A new generation of more ambitious blank-check companies is drawing interest as its credibility rises on Wall Street.
Special-purpose acquisition companies have emerged in recent years as an increasingly viable route through which private-market investors can take their portfolio companies public while avoiding the fees and uncertainties of a traditional initial public offering. Known as SPACs, these companies list on a major U.S. stock exchange with no business operations other than a plan to use their IPO proceeds to acquire a private company and fold it into their publicly traded structures.
In 2019, SPACs flooded the public markets at levels not seen in more than a decade. The 59 SPAC IPOs that year represented about 25% of all public-market debuts in the U.S., according to data from University of Florida finance professor Jay Ritter. Proceeds from those offerings, not including overallotment options, hit an all-time high of more than $12 billion in 2019, Ritter's data show.
"It really is a mainstream way for companies to go public," David Batalion, head of SPACs at Cantor Fitzgerald & Co., said in an interview. Cantor Fitzgerald topped industry research provider SPACResearch.com's league tables for SPAC IPO underwriting in both 2018 and 2019.
Though SPACs were once viewed as a last-resort merger partner, the model is gaining prominence in both the private and public markets as a way for companies to become publicly traded. That is at least partly because Wall Street institutions and executives alike have been working throughout the post-financial crisis era to raise the legitimacy of the SPAC model, industry experts said.
"SPACs historically have been kind of like the horrible stepchild," said Sara Terheggen, founder of law firm NBD Group, in an interview. "There was this overtone that I think has completely gone away at this point."
Cantor Fitzgerald, Goldman Sachs Group Inc. and TPG Capital LP, among others, have all launched SPACs of their own in the last several years. Many of those companies have brought on well-established executives such as former New York Stock Exchange President Tom Farley and former Honeywell International Inc. CEO David Cote to lead their acquisition efforts.
Those companies have also begun targeting larger private entities capable of going public through an IPO, a strategy that represents a key distinction from the old SPAC model, David Ethridge, U.S. IPO services leader and managing director at PwC, said in an interview.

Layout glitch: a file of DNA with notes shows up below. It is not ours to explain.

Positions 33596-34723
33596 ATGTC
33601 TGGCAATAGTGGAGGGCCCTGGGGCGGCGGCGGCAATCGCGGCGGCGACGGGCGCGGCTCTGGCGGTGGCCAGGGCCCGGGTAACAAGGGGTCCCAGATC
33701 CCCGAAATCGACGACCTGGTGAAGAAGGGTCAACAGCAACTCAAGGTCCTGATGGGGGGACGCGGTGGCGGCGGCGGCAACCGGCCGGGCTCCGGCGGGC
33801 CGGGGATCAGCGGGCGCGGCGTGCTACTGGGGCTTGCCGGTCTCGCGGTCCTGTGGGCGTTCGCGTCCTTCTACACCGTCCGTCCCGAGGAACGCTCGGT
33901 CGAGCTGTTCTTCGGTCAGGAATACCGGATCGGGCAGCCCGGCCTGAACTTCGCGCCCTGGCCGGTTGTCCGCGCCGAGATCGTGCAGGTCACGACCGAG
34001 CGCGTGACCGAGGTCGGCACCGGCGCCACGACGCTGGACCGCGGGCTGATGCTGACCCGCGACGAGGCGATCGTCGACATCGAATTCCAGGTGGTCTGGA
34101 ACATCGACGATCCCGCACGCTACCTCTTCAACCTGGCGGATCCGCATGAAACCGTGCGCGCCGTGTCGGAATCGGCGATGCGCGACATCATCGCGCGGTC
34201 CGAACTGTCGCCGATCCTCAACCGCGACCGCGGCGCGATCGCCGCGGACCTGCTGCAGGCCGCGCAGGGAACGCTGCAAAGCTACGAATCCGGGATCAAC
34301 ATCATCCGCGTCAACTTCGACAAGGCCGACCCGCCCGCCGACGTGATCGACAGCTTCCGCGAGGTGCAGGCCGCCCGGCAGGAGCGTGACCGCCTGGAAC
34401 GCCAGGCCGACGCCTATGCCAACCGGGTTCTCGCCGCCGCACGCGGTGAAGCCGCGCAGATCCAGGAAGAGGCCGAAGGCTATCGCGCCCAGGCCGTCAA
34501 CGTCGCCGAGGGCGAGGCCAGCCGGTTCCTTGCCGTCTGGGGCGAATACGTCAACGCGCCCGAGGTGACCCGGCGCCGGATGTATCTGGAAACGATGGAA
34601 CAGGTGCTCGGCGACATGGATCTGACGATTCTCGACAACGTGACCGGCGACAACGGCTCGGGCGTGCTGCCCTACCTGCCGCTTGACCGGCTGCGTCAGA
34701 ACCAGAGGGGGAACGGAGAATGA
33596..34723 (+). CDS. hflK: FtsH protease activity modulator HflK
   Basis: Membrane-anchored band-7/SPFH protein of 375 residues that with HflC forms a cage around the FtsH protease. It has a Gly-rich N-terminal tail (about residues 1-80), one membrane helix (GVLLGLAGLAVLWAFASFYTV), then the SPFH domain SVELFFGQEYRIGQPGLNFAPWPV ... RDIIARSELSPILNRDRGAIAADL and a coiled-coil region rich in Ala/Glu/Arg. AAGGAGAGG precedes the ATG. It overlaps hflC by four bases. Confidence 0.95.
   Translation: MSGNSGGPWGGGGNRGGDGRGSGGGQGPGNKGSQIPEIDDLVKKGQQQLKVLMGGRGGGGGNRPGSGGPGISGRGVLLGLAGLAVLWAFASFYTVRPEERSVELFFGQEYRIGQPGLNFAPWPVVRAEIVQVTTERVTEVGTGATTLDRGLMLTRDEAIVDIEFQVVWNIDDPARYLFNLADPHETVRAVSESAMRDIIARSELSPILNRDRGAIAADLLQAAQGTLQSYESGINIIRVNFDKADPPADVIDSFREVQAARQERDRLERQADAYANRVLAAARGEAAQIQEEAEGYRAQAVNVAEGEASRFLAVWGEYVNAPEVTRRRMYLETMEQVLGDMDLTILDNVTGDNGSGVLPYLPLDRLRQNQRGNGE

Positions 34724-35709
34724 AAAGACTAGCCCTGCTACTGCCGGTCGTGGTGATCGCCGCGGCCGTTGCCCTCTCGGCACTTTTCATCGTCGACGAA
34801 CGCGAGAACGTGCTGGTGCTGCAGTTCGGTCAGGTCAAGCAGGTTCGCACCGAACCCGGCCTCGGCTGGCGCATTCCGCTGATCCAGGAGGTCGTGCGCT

For example, Goldman Sachs-backed GS Acquisition Holdings Corp., which is led by Cote, agreed in late 2019 to acquire Vertiv Group Corp. for approximately $5.3 billion. Richard Branson's space tourism venture Virgin Galactic Holdings Inc. went public in 2019 after striking a deal with Social Capital Hedosophia Holdings Corp. And OneSpaWorld Holdings Ltd. made its public-market debut last year after it was sold in an $850.7 million deal to Haymaker Acquisition Corp.
Most recently, Third Point LLC-backed Far Point Acquisition Corp. struck a billion-dollar deal to bring the European e-commerce and payments company Global Blue public onto the NYSE. Far Point's president, Thomas Farley, was president at NYSE until May 2018.
"Previously, there wasn't a SPAC standing there with $500 million in equity offering a deal," said Ethridge, who previously worked as co-head of listings at the New York Stock Exchange. "You only had the IPO path."
Whether the spurt of SPAC-involved deals continues is unclear, though.
As SPACs rush into the public markets, there are concerns that the supply of suitable acquisition targets may not match the demand. A blank-check company usually has only a few years after its own IPO to pursue a deal before it has to give shareholders their capital back and liquidate.
The companies that do look to strike a deal with a SPAC may end up showing a preference for those with better-known backers and a more attractive structure, according to Cantor Fitzgerald's Batalion.
"SPACs are only as good as they get a deal done," NBD Group's Terheggen said. "Luckily, over the last three to five years, we've actually seen some success in SPACs getting deals done. But the reality is that of the many dollars raised in 2019, how many actually get a deal done?"